“I wish you a happy New Year!” We sometimes use these words without thinking—they’ve become a formulaic greeting; a cliché we use at the beginning of each year.
But what do these words really mean for someone who promotes and defends religious freedom? What will 2012 bring for the families of those killed in Northern Nigeria as bombs ripped through churches where Christmas services were in progress? Or for the young lady in Pakistan who was raped, and then given the choice between marrying her attacker or being stoned for adultery?
What would be an appropriate New Year’s wish for the many millions of people around the world today who experience discrimination, persecution, or even execution, just because of their religious convictions?
I was deeply moved by the story of an elderly woman in Orissa, India, who bravely confronted a group of religious fanatics. They saw her as an apostate and believed themselves to be defenders of the “true faith.” They gave her a choice: “Give up your religion or die.” The woman chose a violent death rather than to betray her conscience.
Did she make the right choice? No magazine or newspaper has published the story of her courage; her face has never appeared on cable news. Soon, the memory of her heroism will fade.
When we realize that this woman’s story is just one of countless others—many of which will never be known or told—we may be tempted to ask, “Is the struggle and the pain worthwhile? Wouldn’t it be wiser for these men and women to surrender; to give in to the will of the majority? Wouldn’t it be better for them to just accept the reality of intolerance and fanaticism? To put aside their quest for freedom and to aim simply for survival?”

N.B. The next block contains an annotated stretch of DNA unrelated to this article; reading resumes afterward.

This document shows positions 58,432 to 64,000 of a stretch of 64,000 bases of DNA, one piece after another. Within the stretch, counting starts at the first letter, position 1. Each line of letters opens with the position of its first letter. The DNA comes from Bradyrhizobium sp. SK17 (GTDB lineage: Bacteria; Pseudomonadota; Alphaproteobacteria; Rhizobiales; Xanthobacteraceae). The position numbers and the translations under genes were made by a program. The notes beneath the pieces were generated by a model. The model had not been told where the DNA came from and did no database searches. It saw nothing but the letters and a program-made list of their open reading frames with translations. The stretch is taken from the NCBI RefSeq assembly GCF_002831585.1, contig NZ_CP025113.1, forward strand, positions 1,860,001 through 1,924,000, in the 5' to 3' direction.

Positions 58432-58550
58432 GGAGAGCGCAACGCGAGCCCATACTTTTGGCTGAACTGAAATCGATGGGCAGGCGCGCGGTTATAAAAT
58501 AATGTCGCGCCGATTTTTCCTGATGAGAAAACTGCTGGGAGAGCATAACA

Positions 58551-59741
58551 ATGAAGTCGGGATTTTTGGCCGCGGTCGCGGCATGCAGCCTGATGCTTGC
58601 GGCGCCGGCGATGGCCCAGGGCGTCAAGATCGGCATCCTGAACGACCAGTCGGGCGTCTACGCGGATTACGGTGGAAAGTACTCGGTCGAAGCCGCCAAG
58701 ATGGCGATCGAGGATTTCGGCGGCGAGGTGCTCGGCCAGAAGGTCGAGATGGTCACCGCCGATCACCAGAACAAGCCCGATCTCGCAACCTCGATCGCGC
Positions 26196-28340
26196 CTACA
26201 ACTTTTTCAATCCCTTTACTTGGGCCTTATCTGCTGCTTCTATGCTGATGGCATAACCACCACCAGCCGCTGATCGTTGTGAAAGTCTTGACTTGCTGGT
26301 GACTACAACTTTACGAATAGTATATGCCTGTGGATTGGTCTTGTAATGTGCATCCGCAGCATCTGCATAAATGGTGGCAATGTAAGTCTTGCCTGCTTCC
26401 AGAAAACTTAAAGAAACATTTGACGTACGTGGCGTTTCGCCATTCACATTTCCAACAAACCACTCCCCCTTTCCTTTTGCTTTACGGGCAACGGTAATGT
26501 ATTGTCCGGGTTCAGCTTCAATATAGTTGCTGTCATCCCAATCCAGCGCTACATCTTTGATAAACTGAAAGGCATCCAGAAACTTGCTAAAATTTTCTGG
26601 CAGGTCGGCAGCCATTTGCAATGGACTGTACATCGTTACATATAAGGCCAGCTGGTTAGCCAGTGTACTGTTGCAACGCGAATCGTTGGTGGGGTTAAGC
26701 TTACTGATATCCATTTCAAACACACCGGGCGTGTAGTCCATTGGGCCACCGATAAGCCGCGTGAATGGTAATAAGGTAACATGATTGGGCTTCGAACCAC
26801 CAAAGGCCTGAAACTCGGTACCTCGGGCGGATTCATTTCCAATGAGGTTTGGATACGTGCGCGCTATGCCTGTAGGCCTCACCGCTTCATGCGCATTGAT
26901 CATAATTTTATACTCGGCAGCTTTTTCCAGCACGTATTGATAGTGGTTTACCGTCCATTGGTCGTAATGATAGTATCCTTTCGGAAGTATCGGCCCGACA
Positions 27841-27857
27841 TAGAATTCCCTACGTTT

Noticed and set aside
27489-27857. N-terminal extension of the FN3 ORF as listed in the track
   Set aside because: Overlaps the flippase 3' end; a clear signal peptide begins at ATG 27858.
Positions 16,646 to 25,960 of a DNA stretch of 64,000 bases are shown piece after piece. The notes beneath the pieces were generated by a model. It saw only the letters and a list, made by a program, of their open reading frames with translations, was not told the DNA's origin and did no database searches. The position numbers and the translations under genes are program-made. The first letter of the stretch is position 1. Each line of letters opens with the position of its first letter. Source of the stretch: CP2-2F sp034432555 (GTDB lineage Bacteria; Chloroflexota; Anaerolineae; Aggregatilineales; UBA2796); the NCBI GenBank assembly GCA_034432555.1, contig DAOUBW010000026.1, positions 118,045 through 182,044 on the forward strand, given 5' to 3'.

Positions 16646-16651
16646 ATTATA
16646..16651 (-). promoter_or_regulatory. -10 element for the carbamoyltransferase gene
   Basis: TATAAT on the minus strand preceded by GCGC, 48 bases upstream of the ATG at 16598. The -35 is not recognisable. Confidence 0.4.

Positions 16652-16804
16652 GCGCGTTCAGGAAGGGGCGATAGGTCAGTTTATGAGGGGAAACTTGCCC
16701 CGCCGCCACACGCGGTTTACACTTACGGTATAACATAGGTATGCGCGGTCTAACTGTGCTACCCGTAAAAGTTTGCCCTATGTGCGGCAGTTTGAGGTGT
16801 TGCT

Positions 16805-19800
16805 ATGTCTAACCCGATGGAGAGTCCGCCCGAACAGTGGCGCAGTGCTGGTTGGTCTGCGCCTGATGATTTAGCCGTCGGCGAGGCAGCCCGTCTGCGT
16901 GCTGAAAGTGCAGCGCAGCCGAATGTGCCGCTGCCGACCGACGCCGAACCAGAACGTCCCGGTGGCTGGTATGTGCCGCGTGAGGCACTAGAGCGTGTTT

Yet ordinary people around the world continue to choose the path of faithfulness, no matter what the cost.
Is choosing to die for your faith an act of supreme courage or supreme futility? Can one person’s sacrifice make a difference? Does it make sense? Is it worthwhile?
Remember for a moment the iconic image of the unknown man in Tiananmen Square, Beijing, who stood alone, holding a flower, in front of a line of tanks. From one perspective, his act was completely futile. He wanted to stop the tanks, but the tanks ultimately rolled on. He didn’t stand a chance against the overwhelming power he faced.
But on another level, he achieved something even more significant than turning back the tanks. He presented the world with a startling and potent image—a contrast between those who courageously seek freedom, and those who brutally suppress it.
The unknown woman in Orissa didn’t stop the fanatics, but her death did have meaning. Like the man in Tiananmen Square, she exposed the true nature of those who stand against freedom. She revealed the inextricable link between intolerance and violence; between fanaticism and brutality. Through her sacrifice she unmasked her attackers. They were revealed not as “defenders of truth,” but as criminals and murderers.
What is my wish list for 2012? That politicians and leaders in every country of the world will understand that religious freedom is a universal right—a precious freedom that must be respected and protected. That more people of goodwill—believers and non-believers alike—will work together to accomplish this goal. That this year’s 7th IRLA World Congress in Punta Cana, Dominican Republic, will significantly advance the cause of religious freedom.
And in all our efforts, I pray that we will remember and honor those who’ve faced the forces of fanaticism and have refused to back down. May their sacrifice not be in vain.
–Dr. John Graz, Secretary General, International Religious Liberty Association